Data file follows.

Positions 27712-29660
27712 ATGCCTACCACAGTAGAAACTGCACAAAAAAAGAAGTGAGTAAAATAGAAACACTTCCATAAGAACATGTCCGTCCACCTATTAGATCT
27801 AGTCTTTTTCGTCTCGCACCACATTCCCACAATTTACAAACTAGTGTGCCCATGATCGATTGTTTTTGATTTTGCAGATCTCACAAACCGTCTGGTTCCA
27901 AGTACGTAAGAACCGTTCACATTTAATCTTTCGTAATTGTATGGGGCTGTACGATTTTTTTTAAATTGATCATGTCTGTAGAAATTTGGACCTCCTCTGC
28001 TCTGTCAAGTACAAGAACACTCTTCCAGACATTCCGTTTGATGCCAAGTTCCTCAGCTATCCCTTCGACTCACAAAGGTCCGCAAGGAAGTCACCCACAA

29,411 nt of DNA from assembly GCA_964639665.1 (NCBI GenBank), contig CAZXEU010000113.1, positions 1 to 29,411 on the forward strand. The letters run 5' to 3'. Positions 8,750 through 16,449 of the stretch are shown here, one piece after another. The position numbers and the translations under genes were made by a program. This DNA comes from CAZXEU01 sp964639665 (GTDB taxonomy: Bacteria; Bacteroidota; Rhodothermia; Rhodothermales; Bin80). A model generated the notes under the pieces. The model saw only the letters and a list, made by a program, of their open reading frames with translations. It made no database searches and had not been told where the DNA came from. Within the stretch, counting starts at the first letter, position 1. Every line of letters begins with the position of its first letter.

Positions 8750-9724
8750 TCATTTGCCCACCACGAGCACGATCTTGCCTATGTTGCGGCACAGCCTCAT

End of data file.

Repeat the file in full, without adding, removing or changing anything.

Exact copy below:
Positions 27712-29660
27712 ATGCCTACCACAGTAGAAACTGCACAAAAAAAGAAGTGAGTAAAATAGAAACACTTCCATAAGAACATGTCCGTCCACCTATTAGATCT
27801 AGTCTTTTTCGTCTCGCACCACATTCCCACAATTTACAAACTAGTGTGCCCATGATCGATTGTTTTTGATTTTGCAGATCTCACAAACCGTCTGGTTCCA
27901 AGTACGTAAGAACCGTTCACATTTAATCTTTCGTAATTGTATGGGGCTGTACGATTTTTTTTAAATTGATCATGTCTGTAGAAATTTGGACCTCCTCTGC
28001 TCTGTCAAGTACAAGAACACTCTTCCAGACATTCCGTTTGATGCCAAGTTCCTCAGCTATCCCTTCGACTCACAAAGGTCCGCAAGGAAGTCACCCACAA

29,411 nt of DNA from assembly GCA_964639665.1 (NCBI GenBank), contig CAZXEU010000113.1, positions 1 to 29,411 on the forward strand. The letters run 5' to 3'. Positions 8,750 through 16,449 of the stretch are shown here, one piece after another. The position numbers and the translations under genes were made by a program. This DNA comes from CAZXEU01 sp964639665 (GTDB taxonomy: Bacteria; Bacteroidota; Rhodothermia; Rhodothermales; Bin80). A model generated the notes under the pieces. The model saw only the letters and a list, made by a program, of their open reading frames with translations. It made no database searches and had not been told where the DNA came from. Within the stretch, counting starts at the first letter, position 1. Every line of letters begins with the position of its first letter.

Positions 8750-9724
8750 TCATTTGCCCACCACGAGCACGATCTTGCCTATGTTGCGGCACAGCCTCAT